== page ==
My 30, 2006
58, Number 31
May 30 , 2006
Akbik quietly assembled sterling service, leadership record
BY beverly clark
Through quiet leadership and a tireless dedication to making a difference, Emory College Class of 2006 graduate Feras Akbik will leave his alma mater having changed the way students experience—and will experience—the University for years to come.
First as vice president, then as president of the College Council this past year, Akbik represented the concerns of more than 6,000 undergraduates to Emory’s administration and oversaw the distribution of more than $300,000 in grants to fund student-run events. During his tenure, he helped create new campus traditions, including the Great Debate lecture series, Battle of the Dorms and Screen on the Green. Behind the scenes, he led an overhaul of College Council’s internal structure so it would run more efficiently, remain fiscally responsible and better serve the Emory community now and in the future.
“Feras is a person who cares deeply about the college experience for students here, and is truly unsung for his work and dedication,” said Karen Salisbury, director of student activities in Campus Life. “He is someone who dove in to work on the inside for positive change instead of standing on the outside and pointing out what is wrong.”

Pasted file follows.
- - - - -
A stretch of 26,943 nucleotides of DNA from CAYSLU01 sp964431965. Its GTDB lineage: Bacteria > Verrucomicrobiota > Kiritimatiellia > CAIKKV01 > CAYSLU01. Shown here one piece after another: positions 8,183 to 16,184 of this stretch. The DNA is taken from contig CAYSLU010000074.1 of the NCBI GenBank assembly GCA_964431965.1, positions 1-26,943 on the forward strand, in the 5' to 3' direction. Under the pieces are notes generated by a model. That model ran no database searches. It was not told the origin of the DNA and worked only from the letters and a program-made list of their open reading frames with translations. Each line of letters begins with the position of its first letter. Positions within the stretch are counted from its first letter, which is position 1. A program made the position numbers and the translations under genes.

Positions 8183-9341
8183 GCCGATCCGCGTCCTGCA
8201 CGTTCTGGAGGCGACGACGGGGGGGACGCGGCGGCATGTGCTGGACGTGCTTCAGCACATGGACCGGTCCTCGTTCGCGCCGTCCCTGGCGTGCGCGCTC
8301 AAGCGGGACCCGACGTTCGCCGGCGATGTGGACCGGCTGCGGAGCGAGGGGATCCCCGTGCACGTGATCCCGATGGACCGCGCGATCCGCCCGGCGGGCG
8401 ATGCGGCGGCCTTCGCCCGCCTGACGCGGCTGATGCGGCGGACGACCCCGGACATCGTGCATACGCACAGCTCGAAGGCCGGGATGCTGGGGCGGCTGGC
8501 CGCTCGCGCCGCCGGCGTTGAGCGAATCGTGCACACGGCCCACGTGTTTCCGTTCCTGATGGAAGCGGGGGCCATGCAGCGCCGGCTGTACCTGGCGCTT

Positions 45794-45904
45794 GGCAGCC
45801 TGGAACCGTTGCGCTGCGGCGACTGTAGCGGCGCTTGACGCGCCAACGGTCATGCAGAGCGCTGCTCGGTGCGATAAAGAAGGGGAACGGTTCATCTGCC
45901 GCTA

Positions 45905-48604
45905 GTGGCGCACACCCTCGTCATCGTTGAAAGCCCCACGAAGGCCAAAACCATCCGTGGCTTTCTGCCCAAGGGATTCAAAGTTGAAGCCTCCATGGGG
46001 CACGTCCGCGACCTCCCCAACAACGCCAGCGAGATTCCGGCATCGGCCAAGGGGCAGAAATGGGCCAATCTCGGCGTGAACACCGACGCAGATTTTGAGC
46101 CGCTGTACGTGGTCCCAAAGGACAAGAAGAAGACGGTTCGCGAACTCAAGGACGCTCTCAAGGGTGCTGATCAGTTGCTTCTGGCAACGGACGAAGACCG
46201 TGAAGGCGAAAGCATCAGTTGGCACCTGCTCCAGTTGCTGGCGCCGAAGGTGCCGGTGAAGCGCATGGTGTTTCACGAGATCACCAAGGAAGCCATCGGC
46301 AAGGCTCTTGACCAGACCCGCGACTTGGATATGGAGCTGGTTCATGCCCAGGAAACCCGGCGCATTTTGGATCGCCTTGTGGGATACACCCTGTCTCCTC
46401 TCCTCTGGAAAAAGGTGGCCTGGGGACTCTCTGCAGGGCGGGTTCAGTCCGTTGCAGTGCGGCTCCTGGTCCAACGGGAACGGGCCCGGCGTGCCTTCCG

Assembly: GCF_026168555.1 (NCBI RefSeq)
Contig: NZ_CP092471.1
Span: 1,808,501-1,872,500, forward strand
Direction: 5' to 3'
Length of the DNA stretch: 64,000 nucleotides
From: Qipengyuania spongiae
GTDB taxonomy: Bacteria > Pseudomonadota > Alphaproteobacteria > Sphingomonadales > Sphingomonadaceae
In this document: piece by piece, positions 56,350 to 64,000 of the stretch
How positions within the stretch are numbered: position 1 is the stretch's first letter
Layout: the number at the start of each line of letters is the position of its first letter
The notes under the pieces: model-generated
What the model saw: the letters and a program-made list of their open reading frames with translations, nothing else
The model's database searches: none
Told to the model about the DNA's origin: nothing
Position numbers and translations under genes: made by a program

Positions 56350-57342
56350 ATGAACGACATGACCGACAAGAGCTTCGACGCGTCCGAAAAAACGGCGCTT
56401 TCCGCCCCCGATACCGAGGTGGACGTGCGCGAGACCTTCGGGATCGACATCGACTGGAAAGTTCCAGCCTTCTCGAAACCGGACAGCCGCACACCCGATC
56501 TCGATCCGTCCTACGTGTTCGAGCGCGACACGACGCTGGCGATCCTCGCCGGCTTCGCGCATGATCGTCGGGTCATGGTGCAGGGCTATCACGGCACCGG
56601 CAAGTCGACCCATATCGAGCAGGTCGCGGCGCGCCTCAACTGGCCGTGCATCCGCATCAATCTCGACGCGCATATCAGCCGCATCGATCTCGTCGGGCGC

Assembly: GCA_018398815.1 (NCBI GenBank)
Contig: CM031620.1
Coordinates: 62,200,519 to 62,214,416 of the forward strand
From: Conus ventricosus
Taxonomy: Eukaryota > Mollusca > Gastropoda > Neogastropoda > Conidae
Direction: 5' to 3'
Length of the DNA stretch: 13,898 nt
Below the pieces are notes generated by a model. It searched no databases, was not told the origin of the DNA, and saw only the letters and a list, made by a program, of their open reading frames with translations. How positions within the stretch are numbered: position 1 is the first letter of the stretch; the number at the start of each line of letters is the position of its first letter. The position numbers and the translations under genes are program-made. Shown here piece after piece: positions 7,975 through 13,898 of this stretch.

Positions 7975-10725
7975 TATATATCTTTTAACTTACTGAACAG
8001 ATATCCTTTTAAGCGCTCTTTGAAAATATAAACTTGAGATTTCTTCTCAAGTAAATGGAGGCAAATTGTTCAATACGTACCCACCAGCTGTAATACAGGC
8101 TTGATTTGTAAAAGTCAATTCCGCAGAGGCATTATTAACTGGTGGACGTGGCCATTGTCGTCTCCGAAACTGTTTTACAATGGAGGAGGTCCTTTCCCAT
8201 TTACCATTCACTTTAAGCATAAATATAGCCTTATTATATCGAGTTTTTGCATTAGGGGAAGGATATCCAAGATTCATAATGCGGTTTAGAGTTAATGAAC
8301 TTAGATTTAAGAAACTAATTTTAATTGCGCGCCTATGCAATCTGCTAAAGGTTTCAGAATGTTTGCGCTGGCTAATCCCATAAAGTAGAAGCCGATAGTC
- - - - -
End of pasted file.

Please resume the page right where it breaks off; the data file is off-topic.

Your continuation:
Akbik’s achievements earned him Emory’s highest student honor, the Marion Luther Brittain Award, given to a member of the graduating class in recognition of his or her service to the University. Akbik received the award (which carries a $5,000 gift) during Commencement, May 15.
The Atlanta native said he was surprised to receive the honor, and grateful for his Emory experience. “College is as much about developing as a person as it is about academics. By getting involved, you learn a lot of different life lessons that you wouldn’t learn in the classroom,” he said.
In addition to his leadership on College Council, Akbik worked closely with the Muslim Student Association (MSA). He helped to plan and oversee events that furthered campus education on Islam, including the first MSA Art Gala. His work with the association helped it achieve recognition as a three-time Organization of the Year on campus. He also represented Emory’s Muslim community on the Inter-Religious Council and at interfaith services.
Akbik planned the sixth annual “State of Race Debate,” which this year tackled an international topic for the first time. He also helped found the Kappa Sigma fraternity chapter at Emory. A double major in biology and philosophy, he has maintained a near-perfect GPA as a Goodrich C. White Scholar.
Akbik’s work to make a difference extended beyond campus—he helped teach science classes last year at an Atlanta public school as an undergraduate fellow in the PRISM (Problems and Research to Integrate Math and Science) program, an initiative to improve science education by pairing teachers with Emory students in the sciences to develop problem-based, hands-on science lessons.
He spent a summer as a volunteer with the Emory Scholars and Service program, working with at-risk youth and leading bicycle tours around Atlanta. This semester, Akbik also worked as a tutor with local public high school seniors to help prepare them for the Georgia High School Exit Exam in science. Next year, he plans to attend Washington University in St. Louis to pursue a career in medical research.